The legacy of the independent photography of the 1970s is significant, and is gradually being recovered as works from the period begin to re-emerge: Paul Trevor’s photographs taken in Liverpool as part of the Survival Programmes project in 1975 were shown recently at the Walker Art Gallery and John Myer’s upcoming show at the Ikon Gallery, showcases his remarkable ‘Middle England’ portraits, made from 1970-74.
What makes all these photographs remarkable is not just our fascination with photographs of an England which is now so utterly changed, but the energy which charges them, the excitement which surrounds them. The new British photographers, excluded from the elite world of mainstream photojournalism, and superfluous to the needs of the art establishment, made a virtue from a necessity, as they created their own projects, paid for them with a combination of public and private funds and disseminated them through small-scale publications and exhibitions. They were fascinated by the ‘ordinary’, inspired by a widespread interest in working class lives, and were very much part of an English counterculture which had created a new set of alternative values and lifestyles.
An increasing interest in our own recent past, fuelled by the growing accessibility of images and evidence via web- based sources, by a fascination for ‘vintage’, a vastly more sophisticated research culture in photography and a far more inclusive view of photography as a medium which is no longer divided into specific ‘camps’ have all made 1970s photography more accessible and understandable.
Professor Val Williams, of the University of the Arts London Photography and the Archive Research Centre at the London College of Communication and has worked with Daniel Meadows’ archive for the last three years. Daniel Meadows: Edited Photographs from the 70s and 80s, by Val Williams, is published by Photoworks and a touring exhibition: Daniel Meadows: Early Photographic Works has been curated by Val Williams and will be shown at the National Media Museum in Bradford from 30 September 2011 to February 2012. An issue of Fieldstudy, featuring Daniel Meadows’ colour photographs from Butlins will be published by the Photography and the Archive Research Centre: www.photographyresearchcentre.co.uk
Daniel Meadows: Edited Photographs from the 70s and 80s can be pre-ordered online from www.photoworks.org.uk.
New Publication from the Photography and the Archive Research Centre
Daniel Meadows: Edited Photographs from the 70s and 80s
By Val Williams
In 1973, photographer Daniel Meadows went on an extraordinary journey, photographing the English as he travelled the country in a double-decker bus., giving away photographs he had made in the free studios he set up during his journey on the Free Photographic Omnibus.
Meadows was one of an important group of photographers who spearheaded the independent photography movement in the early 1970s, breaking with tradition and infusing the medium with new energies and ways of seeing. His practice is complex, passionate and sometimes deeply autobiographical. He produced an astonishing record of urban society across Britain, working in a uniquely collaborative way with his subjects, many of whom he interviewed. These are those rare photographs that people come to love, for their innocence, their directness and their sense of longing.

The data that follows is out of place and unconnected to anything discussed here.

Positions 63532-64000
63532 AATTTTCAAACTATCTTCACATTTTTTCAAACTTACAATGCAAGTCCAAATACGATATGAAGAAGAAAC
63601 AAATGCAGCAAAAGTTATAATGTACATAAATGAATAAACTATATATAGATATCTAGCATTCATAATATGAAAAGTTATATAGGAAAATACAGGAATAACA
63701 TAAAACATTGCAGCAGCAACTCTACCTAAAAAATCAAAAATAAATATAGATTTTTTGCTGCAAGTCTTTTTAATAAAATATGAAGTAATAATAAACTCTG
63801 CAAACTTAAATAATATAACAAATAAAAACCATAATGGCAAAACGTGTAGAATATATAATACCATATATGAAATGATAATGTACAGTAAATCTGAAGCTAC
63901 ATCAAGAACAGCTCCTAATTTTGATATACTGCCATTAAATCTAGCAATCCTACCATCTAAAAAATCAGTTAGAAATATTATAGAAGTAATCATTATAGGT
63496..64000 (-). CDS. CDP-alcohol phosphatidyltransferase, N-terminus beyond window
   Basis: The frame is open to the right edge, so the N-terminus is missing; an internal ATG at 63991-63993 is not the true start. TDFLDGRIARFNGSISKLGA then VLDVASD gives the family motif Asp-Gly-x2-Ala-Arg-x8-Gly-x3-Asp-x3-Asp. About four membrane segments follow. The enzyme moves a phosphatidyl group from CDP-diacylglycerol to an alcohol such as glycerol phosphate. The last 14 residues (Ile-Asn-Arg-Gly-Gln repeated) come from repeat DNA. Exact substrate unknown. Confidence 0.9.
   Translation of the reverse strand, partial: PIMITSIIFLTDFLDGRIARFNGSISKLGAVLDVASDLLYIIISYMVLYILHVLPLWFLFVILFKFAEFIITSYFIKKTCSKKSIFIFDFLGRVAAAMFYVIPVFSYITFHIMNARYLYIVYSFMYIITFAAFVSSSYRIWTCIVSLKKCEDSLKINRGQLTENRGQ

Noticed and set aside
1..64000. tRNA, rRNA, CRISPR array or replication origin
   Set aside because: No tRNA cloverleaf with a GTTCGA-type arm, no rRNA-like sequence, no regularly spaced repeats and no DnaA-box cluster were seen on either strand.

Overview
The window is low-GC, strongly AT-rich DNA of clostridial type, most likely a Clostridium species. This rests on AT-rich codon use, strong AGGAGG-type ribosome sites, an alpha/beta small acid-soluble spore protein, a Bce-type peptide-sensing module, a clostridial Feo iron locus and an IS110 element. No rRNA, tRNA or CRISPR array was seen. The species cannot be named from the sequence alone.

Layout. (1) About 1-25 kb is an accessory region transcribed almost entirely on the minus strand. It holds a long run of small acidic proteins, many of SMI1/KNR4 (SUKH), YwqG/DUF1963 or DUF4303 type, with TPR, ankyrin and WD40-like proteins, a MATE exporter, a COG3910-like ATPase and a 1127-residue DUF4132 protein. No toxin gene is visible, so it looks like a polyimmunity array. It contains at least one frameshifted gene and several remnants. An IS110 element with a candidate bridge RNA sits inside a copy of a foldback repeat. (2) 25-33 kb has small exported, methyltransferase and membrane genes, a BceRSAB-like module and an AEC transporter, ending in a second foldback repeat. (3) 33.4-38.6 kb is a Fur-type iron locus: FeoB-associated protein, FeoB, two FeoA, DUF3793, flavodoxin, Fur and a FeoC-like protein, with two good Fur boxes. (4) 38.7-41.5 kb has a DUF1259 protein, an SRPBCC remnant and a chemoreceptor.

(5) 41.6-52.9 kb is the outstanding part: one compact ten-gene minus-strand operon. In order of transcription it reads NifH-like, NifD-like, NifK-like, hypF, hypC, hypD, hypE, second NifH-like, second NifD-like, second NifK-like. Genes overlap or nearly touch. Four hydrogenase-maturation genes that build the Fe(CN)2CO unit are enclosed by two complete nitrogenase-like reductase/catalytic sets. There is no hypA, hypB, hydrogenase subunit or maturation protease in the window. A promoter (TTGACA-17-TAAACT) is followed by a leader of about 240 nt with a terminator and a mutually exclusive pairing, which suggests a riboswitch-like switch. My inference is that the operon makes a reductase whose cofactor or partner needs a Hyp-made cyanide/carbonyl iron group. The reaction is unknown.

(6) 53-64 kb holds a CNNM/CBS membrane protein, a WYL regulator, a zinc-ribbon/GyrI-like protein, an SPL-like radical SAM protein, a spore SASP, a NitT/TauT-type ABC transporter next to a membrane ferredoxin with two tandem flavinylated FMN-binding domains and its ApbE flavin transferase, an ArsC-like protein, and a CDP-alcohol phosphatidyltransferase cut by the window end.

Together with recently discovered unpublished work from Meadows’ own archive, this book presents his five best known projects: The Shop on Greame Street, 1972, Butlin's by the Sea, 1972, June Street, Salford, 1973, The Free Photographic Omnibus 1973-74, and Nattering in Paradise, 1984.
Illuminating a remarkable period in British photography when everything seemed new, and gloriously possible, writer and curator Val Williams has written a fascinating text that places Meadows’ work in the context of contemporary culture and has mined the Meadows archive as well as using contemporary and current source material. From the remarkable free photographic studio on Greame Street in Moss Side to his study of suburbia, Meadows emerges as a powerful and engaging documentarist and an incisive commentator on his times.
Published to accompany the exhibition Daniel Meadows: Early Photographic Work, curated by Val Williams, showing at the National Media Museum from 30 September 2011 to 19 February 2012 and touring to Ffotogallery, Cardiff; Birmingham Central Library, and the London College of Communication.
Published in association with Photography and the Archive Research Centre, University of the Arts London, in partnership with National Media Museum, Bradford, Ffotogallery, Cardiff and Birmingham Central Library Gallery.
Designed by Dean Pavitt @ LOUP
Printed by EBS
Authored by Val Williams
Edited by Val Williams and Gordon MacDonald
248 pages, duotone and colour plates.
The Daniel Meadows research project was led by Professor Val Williams, of the University of the Arts London Photography and the Archive Research Centre at the London College of Communication.
An issue of Fieldstudy, featuring Daniel Meadows’ colour photographs from Butlins will be published by PARC to coincide with the exhibition and publication.